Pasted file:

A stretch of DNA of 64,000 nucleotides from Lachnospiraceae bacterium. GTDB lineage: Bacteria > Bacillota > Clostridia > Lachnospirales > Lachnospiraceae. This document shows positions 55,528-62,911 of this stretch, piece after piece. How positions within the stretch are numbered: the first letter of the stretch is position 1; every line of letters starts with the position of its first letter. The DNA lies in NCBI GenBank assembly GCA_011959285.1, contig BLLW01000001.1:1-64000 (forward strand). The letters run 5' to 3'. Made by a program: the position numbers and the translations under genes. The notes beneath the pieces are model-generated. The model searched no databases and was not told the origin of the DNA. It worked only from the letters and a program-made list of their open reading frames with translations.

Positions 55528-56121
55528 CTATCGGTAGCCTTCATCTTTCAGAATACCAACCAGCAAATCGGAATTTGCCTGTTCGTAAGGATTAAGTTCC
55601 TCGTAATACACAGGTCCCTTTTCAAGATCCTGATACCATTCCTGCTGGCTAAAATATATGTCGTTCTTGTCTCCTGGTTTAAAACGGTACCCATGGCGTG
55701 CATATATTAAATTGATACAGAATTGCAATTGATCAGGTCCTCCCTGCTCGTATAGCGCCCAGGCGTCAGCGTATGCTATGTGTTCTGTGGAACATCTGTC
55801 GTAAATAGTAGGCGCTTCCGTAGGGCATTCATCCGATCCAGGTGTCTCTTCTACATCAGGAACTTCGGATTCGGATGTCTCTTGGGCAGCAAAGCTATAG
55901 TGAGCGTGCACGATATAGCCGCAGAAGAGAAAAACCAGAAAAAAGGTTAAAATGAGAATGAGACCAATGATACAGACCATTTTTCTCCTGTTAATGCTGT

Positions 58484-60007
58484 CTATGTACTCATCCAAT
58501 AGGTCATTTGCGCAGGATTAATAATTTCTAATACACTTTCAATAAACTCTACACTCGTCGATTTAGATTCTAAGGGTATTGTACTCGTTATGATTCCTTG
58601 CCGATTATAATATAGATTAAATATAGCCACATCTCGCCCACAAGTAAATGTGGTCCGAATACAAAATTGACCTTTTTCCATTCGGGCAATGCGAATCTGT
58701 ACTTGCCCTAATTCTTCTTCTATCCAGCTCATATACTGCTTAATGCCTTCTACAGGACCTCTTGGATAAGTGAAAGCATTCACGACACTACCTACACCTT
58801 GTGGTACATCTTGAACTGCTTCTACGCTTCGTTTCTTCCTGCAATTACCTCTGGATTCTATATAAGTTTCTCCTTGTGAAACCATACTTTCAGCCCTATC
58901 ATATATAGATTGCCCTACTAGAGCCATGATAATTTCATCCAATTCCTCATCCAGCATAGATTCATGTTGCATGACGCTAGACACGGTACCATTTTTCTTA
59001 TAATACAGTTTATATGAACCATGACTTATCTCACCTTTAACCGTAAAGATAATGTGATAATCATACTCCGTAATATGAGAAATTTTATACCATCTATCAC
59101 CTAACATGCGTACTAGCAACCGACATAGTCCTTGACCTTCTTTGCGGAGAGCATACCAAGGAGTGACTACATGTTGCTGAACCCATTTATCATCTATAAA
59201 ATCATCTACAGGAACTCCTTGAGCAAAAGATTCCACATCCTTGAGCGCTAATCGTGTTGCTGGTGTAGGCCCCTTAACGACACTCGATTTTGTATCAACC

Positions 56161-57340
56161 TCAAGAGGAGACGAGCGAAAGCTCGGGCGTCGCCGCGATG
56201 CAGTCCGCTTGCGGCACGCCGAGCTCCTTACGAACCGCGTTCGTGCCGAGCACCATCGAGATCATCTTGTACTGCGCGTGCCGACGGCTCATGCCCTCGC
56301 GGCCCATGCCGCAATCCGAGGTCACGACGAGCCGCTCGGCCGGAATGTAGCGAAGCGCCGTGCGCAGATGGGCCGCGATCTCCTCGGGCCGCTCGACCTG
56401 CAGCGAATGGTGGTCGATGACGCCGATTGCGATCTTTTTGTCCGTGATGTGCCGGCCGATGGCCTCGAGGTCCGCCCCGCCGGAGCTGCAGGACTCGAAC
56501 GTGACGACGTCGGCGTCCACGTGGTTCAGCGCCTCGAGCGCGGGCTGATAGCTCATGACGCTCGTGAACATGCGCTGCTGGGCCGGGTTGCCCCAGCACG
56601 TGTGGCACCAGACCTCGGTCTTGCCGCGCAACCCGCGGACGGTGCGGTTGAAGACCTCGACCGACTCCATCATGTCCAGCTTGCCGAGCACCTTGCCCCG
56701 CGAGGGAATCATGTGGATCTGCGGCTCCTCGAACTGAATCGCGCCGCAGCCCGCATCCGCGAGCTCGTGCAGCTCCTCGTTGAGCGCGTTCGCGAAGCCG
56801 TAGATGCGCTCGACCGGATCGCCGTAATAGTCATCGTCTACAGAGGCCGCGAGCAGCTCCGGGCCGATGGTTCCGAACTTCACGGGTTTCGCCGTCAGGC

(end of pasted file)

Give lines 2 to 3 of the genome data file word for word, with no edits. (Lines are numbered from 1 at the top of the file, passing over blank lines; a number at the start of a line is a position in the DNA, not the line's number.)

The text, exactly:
Positions 55528-56121
55528 CTATCGGTAGCCTTCATCTTTCAGAATACCAACCAGCAAATCGGAATTTGCCTGTTCGTAAGGATTAAGTTCC